Friday, August 18, 2006

Taking Hannity to task

For the last few weeks, Sean Hannity has been listing off several races across the country where Republicans are in trouble - Missouri, Montana, Ohio, Pennsylvania, Maryland, and others. In the show opening today, he said that Mike DeWine and Ken Blackwell are behind their left wing opponents primarily due to Governor Taft's problems.

Sean, I'm in Ohio. I think you're missing the point on why Mike DeWine is in trouble. It's not because of the governor's integrity problems. It's because Mike DeWine is a RINO.

Frankly, I'm hoping that several other Republicans in the Senate win their elections, because it's unlikely DeWine will. Too many conservative Republicans would rather let DeWine twist in the wind, even if it means having the wacko Brown in the seat, so that the Ohio Republican Party and the National Republican Party will finally get the message that they don't deserve support when they oppose rights guaranteed (not granted) by the Constitution and Bill of Rights. DeWine opposed the First Amendment by supporting campaign finance reform, the Second Amendment by supporting the extension of the Clinton Gun Ban, and resolution once and for all that Article II Section 2 of the Constitution means what it says, and that "advice and consent" does not mean the minority can veto a judicial (or any other executive) appointment. The DeWine campaign is saying that the Senator voted with the President 92% of the time. That may be true, but the problem is in the details. The most important and crucial votes where his vote mattered? Too many of those votes were with the obstructionists on the left side of the aisle, including opposing working towards energy independence by drilling for domestic oil in ANWR, voting against the President's budget and opposing spending cuts, opposing strengthening our border security without granting amnesty to illegal aliens and immigration reform in general, votes with environmental wackos instead of working to make us energy independent, supports laws to restrict the right to keep and bear arms, and votes half the time with labor interests against a free and efficient economy. DeWine isn't losing because Governor Taft doesn't deserve to be in office. DeWine is behind because DeWine doesn't deserve to be in office. No, neither does Sherrod Brown, but there are enough union liberals in Cincinnati, Cleveland, Columbus, Dayton, and Toledo inner cities that he just might.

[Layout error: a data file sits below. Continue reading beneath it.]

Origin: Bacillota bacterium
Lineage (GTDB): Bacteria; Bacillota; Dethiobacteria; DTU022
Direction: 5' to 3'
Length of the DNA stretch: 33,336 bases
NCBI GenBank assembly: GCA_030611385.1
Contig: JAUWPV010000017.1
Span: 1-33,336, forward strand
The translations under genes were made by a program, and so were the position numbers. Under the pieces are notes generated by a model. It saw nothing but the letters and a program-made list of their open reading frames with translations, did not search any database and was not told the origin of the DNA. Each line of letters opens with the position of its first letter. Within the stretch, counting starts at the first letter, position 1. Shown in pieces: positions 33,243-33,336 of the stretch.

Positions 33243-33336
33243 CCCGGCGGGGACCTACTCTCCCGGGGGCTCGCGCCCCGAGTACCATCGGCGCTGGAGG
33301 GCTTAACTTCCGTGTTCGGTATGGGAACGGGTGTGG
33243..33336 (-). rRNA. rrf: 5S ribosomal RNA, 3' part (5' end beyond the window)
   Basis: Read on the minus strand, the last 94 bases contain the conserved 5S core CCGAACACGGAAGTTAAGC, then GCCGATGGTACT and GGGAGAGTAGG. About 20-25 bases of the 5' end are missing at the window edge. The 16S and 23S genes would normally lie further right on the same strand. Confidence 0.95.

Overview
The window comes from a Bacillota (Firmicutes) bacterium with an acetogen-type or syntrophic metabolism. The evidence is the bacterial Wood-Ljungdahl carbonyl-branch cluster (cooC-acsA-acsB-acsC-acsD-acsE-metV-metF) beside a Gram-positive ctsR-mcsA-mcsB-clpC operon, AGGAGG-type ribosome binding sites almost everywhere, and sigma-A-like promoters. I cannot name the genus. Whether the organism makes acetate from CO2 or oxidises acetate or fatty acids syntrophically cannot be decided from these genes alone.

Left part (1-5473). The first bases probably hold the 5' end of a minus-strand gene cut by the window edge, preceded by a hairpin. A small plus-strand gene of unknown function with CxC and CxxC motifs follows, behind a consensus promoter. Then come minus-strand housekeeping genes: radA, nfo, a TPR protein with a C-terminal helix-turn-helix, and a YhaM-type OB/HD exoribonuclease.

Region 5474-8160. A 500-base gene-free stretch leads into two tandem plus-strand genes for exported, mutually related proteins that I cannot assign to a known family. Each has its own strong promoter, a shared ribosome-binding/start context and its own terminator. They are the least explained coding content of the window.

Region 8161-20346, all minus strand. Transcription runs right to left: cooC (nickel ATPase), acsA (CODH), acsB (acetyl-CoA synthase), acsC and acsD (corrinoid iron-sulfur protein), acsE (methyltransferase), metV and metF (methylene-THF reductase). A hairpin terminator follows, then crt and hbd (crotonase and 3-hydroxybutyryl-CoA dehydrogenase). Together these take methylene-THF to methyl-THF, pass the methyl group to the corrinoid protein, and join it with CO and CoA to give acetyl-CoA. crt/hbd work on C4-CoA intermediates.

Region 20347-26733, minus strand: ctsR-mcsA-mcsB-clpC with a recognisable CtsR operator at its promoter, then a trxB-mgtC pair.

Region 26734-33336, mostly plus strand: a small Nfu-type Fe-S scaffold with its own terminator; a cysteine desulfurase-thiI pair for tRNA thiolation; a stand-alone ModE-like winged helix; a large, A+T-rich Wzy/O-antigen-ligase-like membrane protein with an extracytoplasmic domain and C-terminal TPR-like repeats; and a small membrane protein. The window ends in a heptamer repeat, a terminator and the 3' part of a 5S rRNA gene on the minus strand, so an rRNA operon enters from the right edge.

There could be a better argument that Ken Blackwell is being tarred with the Taft brush, but I don't think that's happening either. Liberals are targeting him because he really IS a conservative, unlike either Taft or DeWine (or Voinovich, for that matter, previous Governor and currently junior RINO in the Senate). When they can't win fairly, liberals want to win by any means available. In 2004, that meant villifying the secretary of state who was sworn and dedicated to a fair and honest election. He has been targeted, just as your Senator, Katherine Harris, was targeted for her role in upholding the integrity of the 2000 election. Frankly, I think Ken Blackwell may still win, regardless of what the polls say. The latest poll showing Strickland ahead by double digits was conducted for stations in Cincinnati, Cleveland, and Youngstown, all pockets of deep blue in an otherwise red state.

If Sean, or any other conservatives, want to weigh in somewhere for conservative values in an Ohio election, don't tie the DeWine and Blackwell campaigns together and blame them on Taft. By doing so, you impugn Blackwell's integrity; DeWine has done that for himself already. Tying Blackwell to DeWine, even by making any comparison that implies they are in any way similar, does a disservice to Ken Blackwell. And, at least for Ohio, the Governor's seat is much more important for a conservative win than is the Senate, and, frankly, I absolutely believe that is true for the country as a whole. Taking DeWine out of the Senate, even though it means one less seat for a Republican in the Senate, is probably a benefit in the long term, especially if any at-risk Senators in other races go Republican. Losing the Ohio governor's race has national implications that are, in my opinion, more dangerous than losing one Senate seat, even in this year's close races.


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